Do you choose your toothpaste based off of the brand, color, price or by what’s in the ingredients? There are “active” and “inactive” substances added to toothpastes to give them their color (even white), thickness and flavor. You want more of the good, active ingredients that will help fight tooth decay and oral health diseases.
Oral health diseases (tooth decay and gum disease) are the most common diseases in the U.S. That’s why the American Dental Association recommends that every person brush their teeth at least twice a day for two minutes at a time. Patients should use quality toothpastes from trusted brands and should follow up brushing with flossing.
With brushing, you want to use toothpaste to get a really good clean for your teeth. Using water and a toothbrush only simply won’t cut it when you don’t want cavities or gum issues. Toothpastes have to be able to fight back against decay without drying out or becoming ineffective quickly. That is why there are various substances in your toothpaste such as:
Some ingredients may be harmful by themselves. Other ingredients will depend on the amount that is in the toothpaste. However, you can be the judge on if you buy toothpastes with these somewhat questionable ingredients:
When choosing toothpastes at the store, you might want to save a few dollars by choosing “no-name” or off-brands that you don’t recognize. In your local grocery store, store brands and off-brands may be completely safe and very similar to the name-brand items. Try comparing a name-brand toothpaste with the store brand that looks just like it. Double check that ingredients are similar or the same, where the toothpaste was manufactured and if it is ADA-approved.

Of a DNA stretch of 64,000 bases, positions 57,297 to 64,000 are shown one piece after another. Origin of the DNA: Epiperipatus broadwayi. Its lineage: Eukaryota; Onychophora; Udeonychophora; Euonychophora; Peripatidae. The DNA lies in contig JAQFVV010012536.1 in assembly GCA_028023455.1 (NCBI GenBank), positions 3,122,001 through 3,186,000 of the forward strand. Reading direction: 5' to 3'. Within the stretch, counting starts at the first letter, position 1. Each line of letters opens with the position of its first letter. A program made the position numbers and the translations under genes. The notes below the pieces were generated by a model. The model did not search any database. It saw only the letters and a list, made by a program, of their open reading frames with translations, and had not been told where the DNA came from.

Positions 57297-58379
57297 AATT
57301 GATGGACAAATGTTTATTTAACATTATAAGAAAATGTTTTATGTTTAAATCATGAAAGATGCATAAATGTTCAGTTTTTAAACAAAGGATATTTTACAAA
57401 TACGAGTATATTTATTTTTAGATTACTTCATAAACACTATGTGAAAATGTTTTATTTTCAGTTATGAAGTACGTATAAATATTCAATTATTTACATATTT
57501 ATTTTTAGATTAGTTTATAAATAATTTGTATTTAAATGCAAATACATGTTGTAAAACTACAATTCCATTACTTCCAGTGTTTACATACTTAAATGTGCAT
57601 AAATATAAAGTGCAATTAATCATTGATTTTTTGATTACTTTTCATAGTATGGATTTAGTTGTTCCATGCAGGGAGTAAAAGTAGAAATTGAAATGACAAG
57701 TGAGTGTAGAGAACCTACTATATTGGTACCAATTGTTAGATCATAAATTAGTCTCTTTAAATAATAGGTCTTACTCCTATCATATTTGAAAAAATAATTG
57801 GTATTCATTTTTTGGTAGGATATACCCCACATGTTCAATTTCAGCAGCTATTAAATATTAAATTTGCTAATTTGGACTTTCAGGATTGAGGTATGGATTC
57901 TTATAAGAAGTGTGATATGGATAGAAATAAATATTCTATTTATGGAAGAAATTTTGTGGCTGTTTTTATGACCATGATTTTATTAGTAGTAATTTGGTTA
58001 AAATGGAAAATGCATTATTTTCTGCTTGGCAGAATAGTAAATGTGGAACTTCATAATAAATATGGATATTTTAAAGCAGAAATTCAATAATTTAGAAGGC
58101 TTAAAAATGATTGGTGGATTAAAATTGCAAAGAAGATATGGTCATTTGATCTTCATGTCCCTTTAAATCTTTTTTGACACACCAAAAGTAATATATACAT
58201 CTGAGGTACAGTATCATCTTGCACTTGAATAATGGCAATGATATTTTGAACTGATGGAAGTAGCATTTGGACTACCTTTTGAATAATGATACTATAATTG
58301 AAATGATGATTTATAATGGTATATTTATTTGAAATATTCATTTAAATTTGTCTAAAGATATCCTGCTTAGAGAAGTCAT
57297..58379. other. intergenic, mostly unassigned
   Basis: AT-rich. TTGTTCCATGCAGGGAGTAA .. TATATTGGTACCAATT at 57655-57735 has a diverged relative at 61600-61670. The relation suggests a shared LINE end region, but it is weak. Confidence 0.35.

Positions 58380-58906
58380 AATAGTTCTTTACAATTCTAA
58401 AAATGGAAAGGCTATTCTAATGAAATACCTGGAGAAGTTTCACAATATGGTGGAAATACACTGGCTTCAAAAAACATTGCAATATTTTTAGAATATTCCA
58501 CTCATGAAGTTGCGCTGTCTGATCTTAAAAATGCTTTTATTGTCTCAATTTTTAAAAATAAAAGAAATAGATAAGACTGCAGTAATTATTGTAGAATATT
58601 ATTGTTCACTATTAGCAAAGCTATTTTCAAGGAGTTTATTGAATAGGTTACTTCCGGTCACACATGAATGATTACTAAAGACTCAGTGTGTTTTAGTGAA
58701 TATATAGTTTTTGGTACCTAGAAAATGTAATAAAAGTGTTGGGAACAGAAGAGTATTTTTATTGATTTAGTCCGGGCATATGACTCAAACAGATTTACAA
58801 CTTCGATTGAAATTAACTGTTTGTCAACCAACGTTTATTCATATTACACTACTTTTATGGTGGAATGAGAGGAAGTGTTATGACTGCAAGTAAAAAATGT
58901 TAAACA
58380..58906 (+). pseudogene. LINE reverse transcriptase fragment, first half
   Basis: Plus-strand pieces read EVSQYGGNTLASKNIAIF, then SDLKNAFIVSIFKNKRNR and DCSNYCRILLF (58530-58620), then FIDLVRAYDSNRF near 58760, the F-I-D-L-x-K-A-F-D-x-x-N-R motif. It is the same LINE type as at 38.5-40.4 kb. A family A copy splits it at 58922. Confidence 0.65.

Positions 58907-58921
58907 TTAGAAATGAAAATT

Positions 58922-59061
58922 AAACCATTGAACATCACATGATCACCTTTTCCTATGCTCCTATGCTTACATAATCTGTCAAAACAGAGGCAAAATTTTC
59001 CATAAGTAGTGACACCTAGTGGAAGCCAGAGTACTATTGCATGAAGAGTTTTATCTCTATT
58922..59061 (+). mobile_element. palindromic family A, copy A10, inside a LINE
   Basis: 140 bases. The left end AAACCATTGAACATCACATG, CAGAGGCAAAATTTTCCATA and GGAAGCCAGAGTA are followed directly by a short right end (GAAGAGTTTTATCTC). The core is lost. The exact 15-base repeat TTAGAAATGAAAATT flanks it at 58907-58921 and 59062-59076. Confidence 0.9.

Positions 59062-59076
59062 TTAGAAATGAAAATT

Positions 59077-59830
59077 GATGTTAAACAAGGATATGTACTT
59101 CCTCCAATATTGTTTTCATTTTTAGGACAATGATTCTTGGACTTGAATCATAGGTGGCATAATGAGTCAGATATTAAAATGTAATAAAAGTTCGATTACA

That ADA approval is the biggest factor in deciding if an off-brand is worth the cost or not. In the United States, safe toothpastes and other oral products should have the ADA Seal of Acceptance stamped somewhere on the packaging. The ADA states, “every product with the SEal has been scientifically evaluated by independent experts to be safe and effective.” There are many standards and guidelines companies must follow in order to get that seal. If you see it, then you can know for a surety that your product is safe for your teeth and gums. This is especially important for small children and infants.
A study conducted by the U.S. Food and Drug Administration (FDA) in May 2007 found diethylene glycol (DEG) in many dollar toothpastes. This is a harmful substance found in antifreeze and various poisons, and not something that should go in your mouth.
Many “name-brand” products were also found to be fake versions of the real deal, packaged to look the same, with subtle differences. Those items came from China, South Africa and various other countries with different health standards or no health standards for oral care. The toothpaste products contained harmful chemicals, were several years expired, or contained at least 10 times the amount of fluoride allowed in toothpastes in the United States. With toothpaste, skip the dollar brands and buy trusted products.
If you have a condition such as gum disease, there are specific toothpastes for those conditions you will likely need. After a dental exam and visit, you can receive one of those special toothpastes from your dentist and recommendations for ones you can get on your own. If you want to improve your oral health and know what brands we trust, call us at Family & Cosmetic Dentistry of the Rockies today at (970) 223-8425!